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Che, first revolutionary president of the National Bank of Cuba, by O. F. Gener

By       Message Gentry L Rowsey     Permalink
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ERNESTO Guevara headed the National Bank of Cuba (BNC) for 456 days. This was possibly the shortest period of time that Che dedicated to a task of such significance and, according to many historians, it is the period least known about his life.

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By November 26, 1959, the date on which he assumed
the presidency of the BNC, the Cuban bank was in a
critical situation. As yet not nationalized and with
scant reserves, given that the majority of its
assets had been stolen and taken to the United
States, the inherited banking system lacked the
conditions to promote the newly independent
country's economic and social development.

In this context, the revolutionary government'
principal intention was to recover financial control
of the banking system and place it in the hands of
the state, including the functions of conserving and
guarding the monetary funds owned by the National
Bank. Naturally, all of this militated against U.S.
plans to destabilize the national economy.


The Cuban government's response to this U.S.
proposition was swift. Under Che's presidency, the
flight of hard currency from the country was
controlled, the BNC was nationalized, the Organic
Bank Law was drafted and the return for
counterrevolutionary purposes of capital taken out
of the country was avoided.


In this context, the currency exchange operation of
1961 was of particular importance. This financial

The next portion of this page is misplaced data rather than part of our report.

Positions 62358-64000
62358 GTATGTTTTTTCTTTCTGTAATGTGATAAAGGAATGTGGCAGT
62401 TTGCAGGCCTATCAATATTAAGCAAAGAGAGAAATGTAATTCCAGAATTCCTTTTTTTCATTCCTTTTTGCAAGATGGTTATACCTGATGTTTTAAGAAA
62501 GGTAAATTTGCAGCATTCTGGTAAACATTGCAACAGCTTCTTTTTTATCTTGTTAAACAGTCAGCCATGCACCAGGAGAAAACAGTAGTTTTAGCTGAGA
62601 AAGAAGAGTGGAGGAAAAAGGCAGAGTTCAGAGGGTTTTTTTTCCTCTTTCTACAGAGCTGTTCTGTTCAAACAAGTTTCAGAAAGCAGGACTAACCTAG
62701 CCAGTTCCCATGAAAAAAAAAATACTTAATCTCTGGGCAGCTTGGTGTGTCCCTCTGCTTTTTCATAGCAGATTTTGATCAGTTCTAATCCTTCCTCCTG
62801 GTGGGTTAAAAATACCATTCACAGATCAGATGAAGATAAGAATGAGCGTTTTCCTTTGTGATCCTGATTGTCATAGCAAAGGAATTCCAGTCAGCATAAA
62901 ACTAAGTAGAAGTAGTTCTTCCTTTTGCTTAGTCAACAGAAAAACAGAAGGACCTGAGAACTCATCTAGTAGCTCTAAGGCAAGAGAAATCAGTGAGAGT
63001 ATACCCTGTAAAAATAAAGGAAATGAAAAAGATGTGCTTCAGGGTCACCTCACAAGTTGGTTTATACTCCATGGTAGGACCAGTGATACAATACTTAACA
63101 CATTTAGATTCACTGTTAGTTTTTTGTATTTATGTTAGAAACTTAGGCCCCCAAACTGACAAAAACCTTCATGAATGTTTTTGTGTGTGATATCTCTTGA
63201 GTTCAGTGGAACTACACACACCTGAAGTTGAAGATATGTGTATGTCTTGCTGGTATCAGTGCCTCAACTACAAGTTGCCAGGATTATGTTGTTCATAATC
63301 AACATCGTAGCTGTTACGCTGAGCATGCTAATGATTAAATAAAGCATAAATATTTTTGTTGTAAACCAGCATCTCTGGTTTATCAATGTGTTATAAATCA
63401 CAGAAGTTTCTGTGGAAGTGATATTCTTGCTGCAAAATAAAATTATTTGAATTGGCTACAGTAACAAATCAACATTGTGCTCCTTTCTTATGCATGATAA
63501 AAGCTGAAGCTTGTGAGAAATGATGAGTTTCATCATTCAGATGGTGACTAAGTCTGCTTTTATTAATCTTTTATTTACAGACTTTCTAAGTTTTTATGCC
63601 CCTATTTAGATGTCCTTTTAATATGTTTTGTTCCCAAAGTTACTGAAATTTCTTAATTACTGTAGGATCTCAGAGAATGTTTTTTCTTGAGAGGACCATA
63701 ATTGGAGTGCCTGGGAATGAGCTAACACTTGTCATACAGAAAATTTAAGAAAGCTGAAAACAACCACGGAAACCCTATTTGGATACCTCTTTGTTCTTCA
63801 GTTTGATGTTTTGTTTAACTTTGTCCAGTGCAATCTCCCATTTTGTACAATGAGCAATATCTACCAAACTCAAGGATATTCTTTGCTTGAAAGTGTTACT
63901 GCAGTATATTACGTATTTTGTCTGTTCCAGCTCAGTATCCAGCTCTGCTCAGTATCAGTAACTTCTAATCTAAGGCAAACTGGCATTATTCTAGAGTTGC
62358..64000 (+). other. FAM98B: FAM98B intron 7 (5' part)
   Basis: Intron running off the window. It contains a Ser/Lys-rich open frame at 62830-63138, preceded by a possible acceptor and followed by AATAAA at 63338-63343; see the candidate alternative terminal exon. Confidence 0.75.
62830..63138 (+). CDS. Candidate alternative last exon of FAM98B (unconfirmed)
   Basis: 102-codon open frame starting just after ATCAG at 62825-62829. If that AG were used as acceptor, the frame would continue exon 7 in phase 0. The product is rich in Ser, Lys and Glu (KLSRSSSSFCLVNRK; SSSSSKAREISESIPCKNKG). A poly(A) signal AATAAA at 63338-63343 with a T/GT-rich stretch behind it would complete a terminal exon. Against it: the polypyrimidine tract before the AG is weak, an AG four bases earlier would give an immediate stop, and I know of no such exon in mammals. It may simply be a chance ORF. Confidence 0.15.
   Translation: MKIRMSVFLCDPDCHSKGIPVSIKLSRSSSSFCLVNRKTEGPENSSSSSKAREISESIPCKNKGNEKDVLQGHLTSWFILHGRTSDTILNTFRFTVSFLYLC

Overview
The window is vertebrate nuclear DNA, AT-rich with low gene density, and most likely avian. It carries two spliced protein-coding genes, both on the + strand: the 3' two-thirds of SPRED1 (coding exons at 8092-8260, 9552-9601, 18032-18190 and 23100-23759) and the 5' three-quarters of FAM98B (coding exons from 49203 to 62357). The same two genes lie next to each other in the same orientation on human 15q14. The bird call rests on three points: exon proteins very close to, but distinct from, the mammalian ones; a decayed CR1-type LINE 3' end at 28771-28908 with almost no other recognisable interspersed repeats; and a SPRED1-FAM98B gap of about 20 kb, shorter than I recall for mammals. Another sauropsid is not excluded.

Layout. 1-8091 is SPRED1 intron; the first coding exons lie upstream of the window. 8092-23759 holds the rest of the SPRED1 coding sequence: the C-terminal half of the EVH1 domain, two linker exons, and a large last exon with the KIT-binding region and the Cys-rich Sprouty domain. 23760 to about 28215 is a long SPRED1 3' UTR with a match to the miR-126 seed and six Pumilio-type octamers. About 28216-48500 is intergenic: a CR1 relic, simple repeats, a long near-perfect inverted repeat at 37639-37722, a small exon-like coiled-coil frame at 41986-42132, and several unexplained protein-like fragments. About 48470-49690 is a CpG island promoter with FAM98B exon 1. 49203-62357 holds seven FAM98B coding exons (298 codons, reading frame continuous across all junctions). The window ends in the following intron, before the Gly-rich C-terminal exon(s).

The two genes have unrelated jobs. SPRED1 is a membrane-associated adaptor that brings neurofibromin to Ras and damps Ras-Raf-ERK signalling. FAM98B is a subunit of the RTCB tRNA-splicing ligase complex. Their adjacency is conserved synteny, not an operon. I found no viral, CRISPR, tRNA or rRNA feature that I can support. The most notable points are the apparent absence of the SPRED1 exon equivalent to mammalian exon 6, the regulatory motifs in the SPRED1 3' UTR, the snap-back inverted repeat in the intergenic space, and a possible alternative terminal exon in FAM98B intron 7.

operation, which took place in just two days and was
planned extremely carefully in advance by Che,
involved exchanging banknotes in circulation so as
to gain control of government cash and prevent
monetary resources in the power of
counterrevolutionaries who had left Cuba being
utilized for conspiring against the country.


Fifty three years after the appointment of the first
revolutionary president of the National Bank of
Cuba, Che Guevara's strength of spirit and vision
must be acknowledged. As Fidel affirmed at the
solemn ceremony mourning his death, "Che constituted
the singular case of an extremely rare man, in that
he was capable of combining in his personality not
only the characteristics of a man of action, but
also of a man of thought."

 

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I have a law degree (Stanford, 66') but have never practiced. Instead, from 1967 through 1977, I tried to contribute to the revolution in America. As unsuccessful as everyone else over that decade, in 1978 I went to work for the U.S. Forest (more...)
 
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